Tom Williams has worked as a sculptor for more than four decades. In that time, the Oregon native has carved out pieces of wood, bronze and marble, creating works both abstract and functional.
His work is now on display at the Spruill Gallery on Ashford Dunwoody Road near Perimeter Mall. Part of the Spruill Center for the Arts, where he also teaches ceramic figure sculpting, the gallery is showcasing Williams’ work.
The monthlong show, titled “Thomas H Williams: Bronze, Wood & Stone,” wraps up May 6.
“I’ve been teaching figurative sculpture at Spruill for about 20 years, and recently they asked me to put this show together,” Williams said. “I’ve participated in group shows, but never solo.”
It’s the culmination of a long career than began with Williams sculpting as a high school student. After college, he began selling sculptures and delivering furniture on the weekends to help pay the bills until business took off, and today Williams’ work can be found at locations including Children’s Healthcare of Atlanta, the University of Oregon Art Museum, Cox Enterprises and Northside Hospital.
“Once I got hooked on sculpture in high school, that was all I wanted to do,” Williams said. “I’ve been fortunate that I’ve been able to do it now for 45 years.”
In his showcase at the recently renovated Spruill Gallery, Williams’ work ranges from a stylized wooden ampersand to a statue of a woman reading a book, a flowing abstract work that’s up for interpretation, a trio of bronze baby sculptures and a marble fish.
The gallery is dedicating a portion of the proceeds from what’s sold at the show to FOCUS + Fragile Kids and the Lionheart School. FOCUS + Fragile Kids is a charity dedicated to helping children who are medically fragile or have significant developmental or physical disabilities. The Lionheart School is a nonprofit, independent school serving children from ages 6-21 with autism and other developmental disorders.
Jennifer Price, director of the Spruill Gallery, said it’s rare for the organization to showcase the work of its own teachers.
Williams moved to Atlanta with his wife in the mid-1970s and opened a studio near his home. After growing up in a small town, he sought out a bigger market and found it in the unofficial capital of the South. Williams opened a Buckhead gallery that he shared with a cabinet shop in the early days.
A big break came in the form of Handcrafted Homes, a provider of custom home design that wanted to know if Williams could sculpt doors. He said yes, beginning a career carving functional pieces for the home that continues to this day.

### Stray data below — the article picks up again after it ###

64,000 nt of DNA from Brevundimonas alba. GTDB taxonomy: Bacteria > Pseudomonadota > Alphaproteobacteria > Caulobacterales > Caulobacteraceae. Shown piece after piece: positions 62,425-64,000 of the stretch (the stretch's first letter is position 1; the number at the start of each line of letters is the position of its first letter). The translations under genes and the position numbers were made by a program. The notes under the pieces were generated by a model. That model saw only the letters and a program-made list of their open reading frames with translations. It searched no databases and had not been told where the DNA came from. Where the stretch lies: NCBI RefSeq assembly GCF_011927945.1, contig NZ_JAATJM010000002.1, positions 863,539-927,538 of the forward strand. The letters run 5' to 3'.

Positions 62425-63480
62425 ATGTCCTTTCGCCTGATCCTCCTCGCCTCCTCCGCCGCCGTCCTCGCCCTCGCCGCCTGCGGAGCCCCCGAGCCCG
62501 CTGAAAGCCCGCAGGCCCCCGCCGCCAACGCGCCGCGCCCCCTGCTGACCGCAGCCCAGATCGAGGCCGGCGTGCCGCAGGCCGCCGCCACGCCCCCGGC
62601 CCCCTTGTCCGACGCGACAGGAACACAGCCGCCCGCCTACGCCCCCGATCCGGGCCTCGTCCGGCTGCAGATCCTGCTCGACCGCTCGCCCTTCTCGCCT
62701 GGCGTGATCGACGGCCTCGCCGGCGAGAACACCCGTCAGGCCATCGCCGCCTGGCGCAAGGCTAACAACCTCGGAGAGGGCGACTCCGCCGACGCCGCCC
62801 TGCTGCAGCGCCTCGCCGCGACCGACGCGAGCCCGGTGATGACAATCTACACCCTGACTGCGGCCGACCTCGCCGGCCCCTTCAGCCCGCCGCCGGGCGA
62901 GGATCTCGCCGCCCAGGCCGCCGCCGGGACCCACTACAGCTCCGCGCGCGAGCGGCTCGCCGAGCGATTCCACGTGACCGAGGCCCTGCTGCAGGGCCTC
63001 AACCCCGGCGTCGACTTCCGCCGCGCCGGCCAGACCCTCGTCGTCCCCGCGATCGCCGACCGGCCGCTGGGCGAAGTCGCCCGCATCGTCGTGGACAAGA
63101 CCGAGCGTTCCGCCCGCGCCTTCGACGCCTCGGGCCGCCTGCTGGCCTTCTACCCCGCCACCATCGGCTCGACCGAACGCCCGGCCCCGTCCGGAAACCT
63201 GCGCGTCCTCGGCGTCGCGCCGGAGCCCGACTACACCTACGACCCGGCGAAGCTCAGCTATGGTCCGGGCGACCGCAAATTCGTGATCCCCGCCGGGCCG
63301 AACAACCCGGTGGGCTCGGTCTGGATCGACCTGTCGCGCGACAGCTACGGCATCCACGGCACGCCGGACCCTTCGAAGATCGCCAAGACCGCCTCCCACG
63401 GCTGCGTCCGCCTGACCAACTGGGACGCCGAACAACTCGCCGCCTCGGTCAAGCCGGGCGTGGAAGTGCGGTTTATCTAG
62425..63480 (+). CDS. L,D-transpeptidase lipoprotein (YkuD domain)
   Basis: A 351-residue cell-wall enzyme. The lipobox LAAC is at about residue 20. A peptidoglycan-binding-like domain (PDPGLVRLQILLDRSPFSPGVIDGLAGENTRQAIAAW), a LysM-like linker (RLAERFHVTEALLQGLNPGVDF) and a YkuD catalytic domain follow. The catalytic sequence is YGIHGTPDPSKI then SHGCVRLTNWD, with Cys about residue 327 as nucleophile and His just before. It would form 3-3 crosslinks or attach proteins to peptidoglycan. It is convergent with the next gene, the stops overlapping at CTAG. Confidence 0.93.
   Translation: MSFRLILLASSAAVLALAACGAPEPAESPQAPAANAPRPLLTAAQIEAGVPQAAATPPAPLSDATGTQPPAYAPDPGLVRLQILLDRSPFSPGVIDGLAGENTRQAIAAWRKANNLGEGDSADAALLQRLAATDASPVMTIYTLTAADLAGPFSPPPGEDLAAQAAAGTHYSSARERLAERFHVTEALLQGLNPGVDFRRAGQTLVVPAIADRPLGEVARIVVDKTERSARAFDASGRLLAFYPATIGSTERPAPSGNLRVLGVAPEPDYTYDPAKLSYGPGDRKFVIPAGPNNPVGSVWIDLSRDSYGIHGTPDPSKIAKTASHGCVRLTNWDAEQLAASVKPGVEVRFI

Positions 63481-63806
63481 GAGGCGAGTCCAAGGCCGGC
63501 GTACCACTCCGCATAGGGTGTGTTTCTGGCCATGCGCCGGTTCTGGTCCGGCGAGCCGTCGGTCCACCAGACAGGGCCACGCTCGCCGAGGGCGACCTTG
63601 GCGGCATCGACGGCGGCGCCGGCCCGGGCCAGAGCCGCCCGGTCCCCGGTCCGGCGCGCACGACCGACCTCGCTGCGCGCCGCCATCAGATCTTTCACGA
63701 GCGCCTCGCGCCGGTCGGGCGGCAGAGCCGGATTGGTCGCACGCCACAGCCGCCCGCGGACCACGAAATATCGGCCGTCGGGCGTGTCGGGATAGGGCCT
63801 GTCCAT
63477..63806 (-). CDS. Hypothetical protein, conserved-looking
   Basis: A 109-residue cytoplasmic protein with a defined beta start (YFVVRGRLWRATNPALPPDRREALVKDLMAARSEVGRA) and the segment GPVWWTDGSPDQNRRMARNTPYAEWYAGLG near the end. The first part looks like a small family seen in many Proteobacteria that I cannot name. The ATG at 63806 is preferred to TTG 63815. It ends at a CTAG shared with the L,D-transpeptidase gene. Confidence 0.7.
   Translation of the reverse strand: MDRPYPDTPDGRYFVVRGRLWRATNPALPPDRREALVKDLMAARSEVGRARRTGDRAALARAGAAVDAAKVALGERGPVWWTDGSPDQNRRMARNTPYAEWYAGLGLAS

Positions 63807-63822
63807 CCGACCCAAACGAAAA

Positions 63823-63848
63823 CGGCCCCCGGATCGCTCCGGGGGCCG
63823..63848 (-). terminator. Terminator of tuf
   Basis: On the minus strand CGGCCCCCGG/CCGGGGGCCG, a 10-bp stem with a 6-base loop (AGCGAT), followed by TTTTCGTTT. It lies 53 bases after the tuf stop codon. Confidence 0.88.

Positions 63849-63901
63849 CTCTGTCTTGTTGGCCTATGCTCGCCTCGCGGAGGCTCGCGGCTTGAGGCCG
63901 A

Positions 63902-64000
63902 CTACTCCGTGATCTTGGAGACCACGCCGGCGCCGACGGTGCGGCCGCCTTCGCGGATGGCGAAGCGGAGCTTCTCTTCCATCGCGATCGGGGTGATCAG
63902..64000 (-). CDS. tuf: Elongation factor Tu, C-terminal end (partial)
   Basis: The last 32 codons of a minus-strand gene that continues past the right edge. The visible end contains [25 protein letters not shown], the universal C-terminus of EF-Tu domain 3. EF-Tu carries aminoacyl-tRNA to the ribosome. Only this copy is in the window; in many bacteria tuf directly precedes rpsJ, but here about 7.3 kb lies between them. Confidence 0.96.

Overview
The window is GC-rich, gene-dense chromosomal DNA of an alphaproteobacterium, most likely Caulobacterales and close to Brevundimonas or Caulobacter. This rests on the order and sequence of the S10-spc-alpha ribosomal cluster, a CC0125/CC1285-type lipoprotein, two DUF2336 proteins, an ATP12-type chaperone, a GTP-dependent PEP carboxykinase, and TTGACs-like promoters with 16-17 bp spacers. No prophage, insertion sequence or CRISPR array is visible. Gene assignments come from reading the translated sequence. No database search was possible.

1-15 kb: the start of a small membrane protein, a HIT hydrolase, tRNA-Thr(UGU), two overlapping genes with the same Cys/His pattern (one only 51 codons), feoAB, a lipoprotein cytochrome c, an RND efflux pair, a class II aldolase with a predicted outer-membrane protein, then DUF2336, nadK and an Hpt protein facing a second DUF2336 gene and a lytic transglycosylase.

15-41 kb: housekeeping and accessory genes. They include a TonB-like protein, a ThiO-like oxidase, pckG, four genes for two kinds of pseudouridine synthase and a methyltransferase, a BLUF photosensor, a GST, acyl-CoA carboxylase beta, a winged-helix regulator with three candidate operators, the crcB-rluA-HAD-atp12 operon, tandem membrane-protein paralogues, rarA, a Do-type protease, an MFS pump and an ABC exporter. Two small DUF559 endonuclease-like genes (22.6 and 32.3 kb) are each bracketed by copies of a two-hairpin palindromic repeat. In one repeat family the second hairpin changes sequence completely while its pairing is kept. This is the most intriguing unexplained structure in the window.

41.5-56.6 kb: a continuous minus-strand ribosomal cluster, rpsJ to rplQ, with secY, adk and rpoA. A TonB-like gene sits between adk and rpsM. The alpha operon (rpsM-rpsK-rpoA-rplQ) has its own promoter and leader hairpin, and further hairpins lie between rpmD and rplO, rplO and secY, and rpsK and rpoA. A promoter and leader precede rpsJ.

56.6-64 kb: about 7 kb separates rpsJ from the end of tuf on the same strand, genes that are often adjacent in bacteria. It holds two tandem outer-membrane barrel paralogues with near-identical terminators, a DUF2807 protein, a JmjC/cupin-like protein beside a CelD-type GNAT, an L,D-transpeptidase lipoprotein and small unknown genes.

Williams created doors, then answered a request to carve cabinets. Eventually he expanded into tables, chairs, china cabinets, a few garage doors and, for one client, a sculpted wood baby gate. Thanks to the exposure from the functional pieces, his business blossomed.
“It’s like any other small business in that referrals are key,” Williams said. “I tried every way to get my name out there, but what worked is what works for every entrepreneur: Word-of-mouth is the best.”
Williams creates both large- and small-scale works, and his decorative and functional pieces have found their way into collections across the United States. The variety of his work is also reflected in his decision to work in multiple materials. While wood remains his most popular form, bronze and marble have also entered the mix in recent years.
Not all of Williams’ work is functional. One bronze piece in the Spruill show is dedicated to survivors of breast cancer and depicts a woman sitting down, a serene look on her face and a towel around her shoulders. Williams said many visitors do not realize the towel obscures that she’s undergone a double mastectomy. Some of the other works in the show are abstract and have no official title to describe them.
“It’s an honor to showcase work from one of our instructors at Spruill because usually we do not do that, especially in a solo show,” said Price, the Spruill Gallery’s director. “I’m also excited by the fact it’s all sculpture, which we haven’t had here in my tenure of almost seven years.”
Price said that several viewers on opening night commented on how much they enjoyed the sculptures, and a few even said it was the best the gallery had ever looked.
“It’s a nice breakup of the traditional,” Price said. “A lot of people have paintings in their home, but not a lot have sculpture. It’s a wonderful way to gain more exposure for sculpture in this area.”
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